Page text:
The New York Giants already had a young cornerback room, and drafting Deonte Banks in the first round and Tre Hawkins III in the sixth round added even more youth. Leonard Johnson, a free agency addition in March, is finally entering his first NFL season after an ACL tear ruined his draft stock in 2022. Is Johnson’s career finally about to get on track? Or will he be lost in the shuffle of young Giants corners?
By the numbers
Contract: Year 1 of three-year, $2.695 million rookie deal | 2023 cap hit: $750,000
Career to date
Johnson was a four-year starter at Duke and missed only one game in his career. He graduated with six interceptions, 165 tackles and 24 passes defended in 47 games.
He was seen as a potential late-round pick entering the 2022 draft, and a near-certainty to secure an undrafted contract if necessary. But two weeks after Duke’s pro day, Johnson tore his ACL while training at the University of Alabama-Birmingham. His career was derailed, and he ended up spending the year working as a plumber.
Sports Illustrated had this to say about Johnson as a prospect:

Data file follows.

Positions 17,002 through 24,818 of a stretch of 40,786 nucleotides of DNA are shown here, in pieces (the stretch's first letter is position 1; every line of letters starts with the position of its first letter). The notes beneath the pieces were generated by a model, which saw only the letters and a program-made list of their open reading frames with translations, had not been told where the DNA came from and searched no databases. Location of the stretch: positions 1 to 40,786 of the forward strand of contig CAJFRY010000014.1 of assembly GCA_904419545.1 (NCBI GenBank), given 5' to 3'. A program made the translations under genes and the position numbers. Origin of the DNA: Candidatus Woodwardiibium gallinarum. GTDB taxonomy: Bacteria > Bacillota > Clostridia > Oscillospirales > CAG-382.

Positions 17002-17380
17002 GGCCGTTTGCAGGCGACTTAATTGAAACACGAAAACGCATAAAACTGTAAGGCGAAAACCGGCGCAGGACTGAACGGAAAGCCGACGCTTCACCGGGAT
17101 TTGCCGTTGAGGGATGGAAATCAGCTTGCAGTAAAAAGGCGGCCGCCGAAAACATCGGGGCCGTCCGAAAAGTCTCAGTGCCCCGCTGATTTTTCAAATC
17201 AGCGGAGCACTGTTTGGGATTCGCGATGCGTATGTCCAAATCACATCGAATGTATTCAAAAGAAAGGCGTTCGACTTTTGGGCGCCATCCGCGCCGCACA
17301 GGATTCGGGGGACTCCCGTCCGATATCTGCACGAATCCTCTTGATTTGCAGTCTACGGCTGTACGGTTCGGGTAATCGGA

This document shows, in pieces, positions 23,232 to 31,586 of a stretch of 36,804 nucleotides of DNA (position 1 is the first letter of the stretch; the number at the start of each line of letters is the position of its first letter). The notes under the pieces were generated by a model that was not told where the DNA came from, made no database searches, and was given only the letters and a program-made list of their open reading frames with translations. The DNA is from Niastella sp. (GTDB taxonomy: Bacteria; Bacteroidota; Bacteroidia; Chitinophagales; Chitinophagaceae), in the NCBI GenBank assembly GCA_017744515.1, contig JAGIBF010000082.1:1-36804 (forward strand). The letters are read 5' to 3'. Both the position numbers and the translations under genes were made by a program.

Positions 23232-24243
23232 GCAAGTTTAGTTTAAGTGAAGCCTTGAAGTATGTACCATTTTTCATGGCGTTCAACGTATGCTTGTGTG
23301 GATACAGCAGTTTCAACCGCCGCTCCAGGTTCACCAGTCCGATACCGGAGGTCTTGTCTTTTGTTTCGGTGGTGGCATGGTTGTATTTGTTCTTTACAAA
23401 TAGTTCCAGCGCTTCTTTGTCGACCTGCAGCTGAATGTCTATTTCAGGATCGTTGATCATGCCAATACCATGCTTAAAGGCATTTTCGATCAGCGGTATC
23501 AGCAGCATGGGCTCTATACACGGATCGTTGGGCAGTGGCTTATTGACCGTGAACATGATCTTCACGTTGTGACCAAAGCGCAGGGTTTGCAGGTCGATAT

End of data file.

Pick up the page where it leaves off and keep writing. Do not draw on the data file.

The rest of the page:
Long-limbed, high-hipped corner with average speed. Johnson is pesky in press coverage with active hands and does not give up at the catch point, making late breakups. He is often late to turn and panics when the ball is in the air in man coverage. Johnson projects as a camp body at cornerback who could have enough intriguing moments to stick on a practice squad. His inconsistency in coverage, poor physicality and inability to tackle will make it tough to make an active roster.
Johnson told the New York Post that about 13 teams said they would bring him in for a workout once he was cleared, but none of them followed up with him.
The Giants signed Johnson this March to a standard three-year undrafted free agent deal.
It’s difficult to see a place for Johnson on the 2023 Giants. If he recovers from his ACL injury without losing any of his speed, he could be worth a spot on the practice squad as a developmental player.
Johnson was a versatile player during his Duke days, with utility against the run and as a blitzer. And the Giants have yet to find a truly well-rounded player among their current rotational pieces at cornerback. But there are a lot of them simply in number. That doesn’t bode well for Johnson.
None of the money in Johnson’s contract is guaranteed, and it’s possible that his tenure with the Giants could be short-lived.